Monday, September 20, 2010

Kids Need Geography. So Why Won’t Public Schools Teach It?

Geography, Queen of the Sciences. Yes, that’s what scholars used to call geography. Savor that title.

Queen of the Sciences. Is that not the highest praise you could bestow?

It sounds so strange, like something from Star Trek or Avatar. Geography important? This must be far away and in another galaxy.

There could hardly be a more dramatic contrast between what elite universities and brilliant minds thought about geography a thousand years ago, and what we think about it now.

Today we read about surveys where a third of the high school students in Arizona don’t know the name of the ocean on our East Coast. We see surveys where a big percentage of children can’t find major countries on a map, or even their own country.

None of this is the fault of the children, I’m certain. It’s the fault of our anti-intellectual Education Establishment, which for 100 years has waged war against foundational knowledge and basic facts.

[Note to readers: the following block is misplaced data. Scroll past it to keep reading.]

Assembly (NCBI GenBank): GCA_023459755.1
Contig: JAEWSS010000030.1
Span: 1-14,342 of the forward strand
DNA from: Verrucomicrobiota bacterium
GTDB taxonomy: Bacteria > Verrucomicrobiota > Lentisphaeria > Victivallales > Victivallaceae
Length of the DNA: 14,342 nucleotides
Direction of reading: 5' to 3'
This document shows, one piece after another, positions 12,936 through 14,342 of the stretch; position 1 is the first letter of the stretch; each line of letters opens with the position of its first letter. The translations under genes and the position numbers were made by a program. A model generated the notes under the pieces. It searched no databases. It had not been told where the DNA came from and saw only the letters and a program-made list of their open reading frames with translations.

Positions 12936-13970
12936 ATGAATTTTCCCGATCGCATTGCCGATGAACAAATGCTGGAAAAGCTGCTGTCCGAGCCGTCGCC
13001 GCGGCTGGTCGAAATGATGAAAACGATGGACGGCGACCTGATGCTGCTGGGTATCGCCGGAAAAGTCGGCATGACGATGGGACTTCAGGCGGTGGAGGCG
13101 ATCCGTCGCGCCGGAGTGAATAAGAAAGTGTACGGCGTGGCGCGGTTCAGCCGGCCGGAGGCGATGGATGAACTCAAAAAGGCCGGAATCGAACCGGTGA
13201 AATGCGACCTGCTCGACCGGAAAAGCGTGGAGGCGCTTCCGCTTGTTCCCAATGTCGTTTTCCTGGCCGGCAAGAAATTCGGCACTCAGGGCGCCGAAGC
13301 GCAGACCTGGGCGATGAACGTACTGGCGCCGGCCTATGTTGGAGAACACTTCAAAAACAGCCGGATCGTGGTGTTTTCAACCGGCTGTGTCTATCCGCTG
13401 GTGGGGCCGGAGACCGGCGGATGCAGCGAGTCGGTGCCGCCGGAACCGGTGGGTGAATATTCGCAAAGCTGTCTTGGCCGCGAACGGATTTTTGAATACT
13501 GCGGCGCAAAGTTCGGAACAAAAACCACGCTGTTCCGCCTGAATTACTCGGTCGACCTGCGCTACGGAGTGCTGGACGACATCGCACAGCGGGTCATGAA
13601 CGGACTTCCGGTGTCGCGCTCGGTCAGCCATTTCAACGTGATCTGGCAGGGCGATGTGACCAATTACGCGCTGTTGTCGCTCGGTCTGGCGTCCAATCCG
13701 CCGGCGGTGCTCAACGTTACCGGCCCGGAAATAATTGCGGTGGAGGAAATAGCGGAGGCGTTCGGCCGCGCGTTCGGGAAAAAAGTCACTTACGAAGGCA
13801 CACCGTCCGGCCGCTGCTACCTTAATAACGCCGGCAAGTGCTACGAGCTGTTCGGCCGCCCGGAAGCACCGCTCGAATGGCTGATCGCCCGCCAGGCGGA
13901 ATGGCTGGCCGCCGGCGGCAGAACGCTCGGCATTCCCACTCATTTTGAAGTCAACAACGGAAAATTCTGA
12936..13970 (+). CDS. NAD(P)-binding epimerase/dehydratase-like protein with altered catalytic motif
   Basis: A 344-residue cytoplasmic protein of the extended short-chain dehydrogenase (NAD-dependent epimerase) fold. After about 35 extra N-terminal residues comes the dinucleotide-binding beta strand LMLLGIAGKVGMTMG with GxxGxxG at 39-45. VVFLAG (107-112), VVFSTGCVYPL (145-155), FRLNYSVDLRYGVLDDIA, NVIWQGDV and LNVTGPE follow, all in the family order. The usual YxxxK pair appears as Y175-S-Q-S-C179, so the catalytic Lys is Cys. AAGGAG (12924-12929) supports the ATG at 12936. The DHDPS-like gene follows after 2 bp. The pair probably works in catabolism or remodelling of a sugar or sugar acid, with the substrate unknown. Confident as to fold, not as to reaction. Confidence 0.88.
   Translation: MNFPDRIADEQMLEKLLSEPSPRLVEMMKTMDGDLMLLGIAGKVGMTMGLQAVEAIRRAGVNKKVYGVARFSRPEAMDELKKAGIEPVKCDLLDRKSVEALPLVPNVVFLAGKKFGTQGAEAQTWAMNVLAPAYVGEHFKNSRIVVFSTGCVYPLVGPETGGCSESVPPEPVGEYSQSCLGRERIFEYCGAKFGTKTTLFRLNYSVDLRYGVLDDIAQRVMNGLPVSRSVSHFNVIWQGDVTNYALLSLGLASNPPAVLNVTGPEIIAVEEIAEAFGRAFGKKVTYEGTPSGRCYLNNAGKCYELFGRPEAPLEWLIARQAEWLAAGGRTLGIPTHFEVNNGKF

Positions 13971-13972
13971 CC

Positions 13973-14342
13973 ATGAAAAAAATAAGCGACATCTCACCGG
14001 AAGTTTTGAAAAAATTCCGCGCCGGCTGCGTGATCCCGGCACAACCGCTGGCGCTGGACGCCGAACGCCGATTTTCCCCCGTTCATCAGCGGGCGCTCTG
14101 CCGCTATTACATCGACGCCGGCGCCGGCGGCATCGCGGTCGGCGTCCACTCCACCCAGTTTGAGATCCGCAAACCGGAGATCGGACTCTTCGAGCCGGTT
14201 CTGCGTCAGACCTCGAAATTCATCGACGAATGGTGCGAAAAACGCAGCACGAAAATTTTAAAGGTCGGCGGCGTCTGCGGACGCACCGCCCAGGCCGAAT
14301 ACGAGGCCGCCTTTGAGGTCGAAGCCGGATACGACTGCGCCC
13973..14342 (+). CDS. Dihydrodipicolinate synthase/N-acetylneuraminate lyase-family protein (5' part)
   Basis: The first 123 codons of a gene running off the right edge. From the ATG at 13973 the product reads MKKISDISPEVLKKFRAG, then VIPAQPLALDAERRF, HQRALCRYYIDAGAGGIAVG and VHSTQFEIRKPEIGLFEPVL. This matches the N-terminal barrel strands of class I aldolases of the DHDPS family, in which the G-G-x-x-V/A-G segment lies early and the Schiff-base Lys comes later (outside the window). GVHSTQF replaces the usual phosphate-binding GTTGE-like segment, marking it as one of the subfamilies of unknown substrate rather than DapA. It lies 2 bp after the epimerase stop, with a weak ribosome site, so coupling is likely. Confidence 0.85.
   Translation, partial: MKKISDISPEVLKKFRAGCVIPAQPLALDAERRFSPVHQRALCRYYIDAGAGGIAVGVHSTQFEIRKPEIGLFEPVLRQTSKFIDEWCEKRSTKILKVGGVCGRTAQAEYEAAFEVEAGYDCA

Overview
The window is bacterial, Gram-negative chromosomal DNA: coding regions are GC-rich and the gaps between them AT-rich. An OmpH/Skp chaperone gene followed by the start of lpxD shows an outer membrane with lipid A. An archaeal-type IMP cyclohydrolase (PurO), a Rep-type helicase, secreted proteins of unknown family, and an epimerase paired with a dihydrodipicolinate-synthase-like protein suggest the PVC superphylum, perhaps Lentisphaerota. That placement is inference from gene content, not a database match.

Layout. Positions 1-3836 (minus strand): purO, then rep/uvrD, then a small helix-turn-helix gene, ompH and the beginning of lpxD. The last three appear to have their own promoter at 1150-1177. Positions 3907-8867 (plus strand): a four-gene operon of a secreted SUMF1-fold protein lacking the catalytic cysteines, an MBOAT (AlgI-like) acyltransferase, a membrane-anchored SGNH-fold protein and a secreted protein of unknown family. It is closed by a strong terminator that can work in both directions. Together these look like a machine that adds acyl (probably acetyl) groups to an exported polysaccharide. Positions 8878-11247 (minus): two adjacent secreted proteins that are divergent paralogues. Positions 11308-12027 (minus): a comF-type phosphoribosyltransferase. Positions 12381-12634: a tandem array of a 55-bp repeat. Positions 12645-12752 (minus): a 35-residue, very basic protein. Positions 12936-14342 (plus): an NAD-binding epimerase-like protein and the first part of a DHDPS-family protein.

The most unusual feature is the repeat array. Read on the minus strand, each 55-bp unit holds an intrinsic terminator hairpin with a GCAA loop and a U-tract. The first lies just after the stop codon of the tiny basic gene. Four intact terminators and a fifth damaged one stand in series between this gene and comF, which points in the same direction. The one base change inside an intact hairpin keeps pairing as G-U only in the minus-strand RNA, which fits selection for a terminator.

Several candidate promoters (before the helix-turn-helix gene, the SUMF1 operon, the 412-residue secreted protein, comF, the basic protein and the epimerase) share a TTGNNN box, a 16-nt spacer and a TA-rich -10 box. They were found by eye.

What is more foundational and basic than geography? It is the starting point for the study of just about everything else: history, geology, archaeology, anthropology, environmental science, world trade, military history, early mathematics, etc.

Bottom line, teach geography, then more geography. It’s so easy to do. Every school room, and every child’s room, should have a map of the United States and as well a map of the world. At appropriate moments, adults can casually point and say, this is where you live, this is where the story takes place, this is where the flood occurred, this is where your uncle served in the military.

But why has the Education Establishment turned so completely against geography? Therein lies the history of 20th century American education. When you understand why the ideologues in charge belittled geography, you know why they battled against educational excellence in general.

In a shift toward lower standards, geography symbolized everything our so-called educators hated. Facts and precision, for two examples. Geography had to die.

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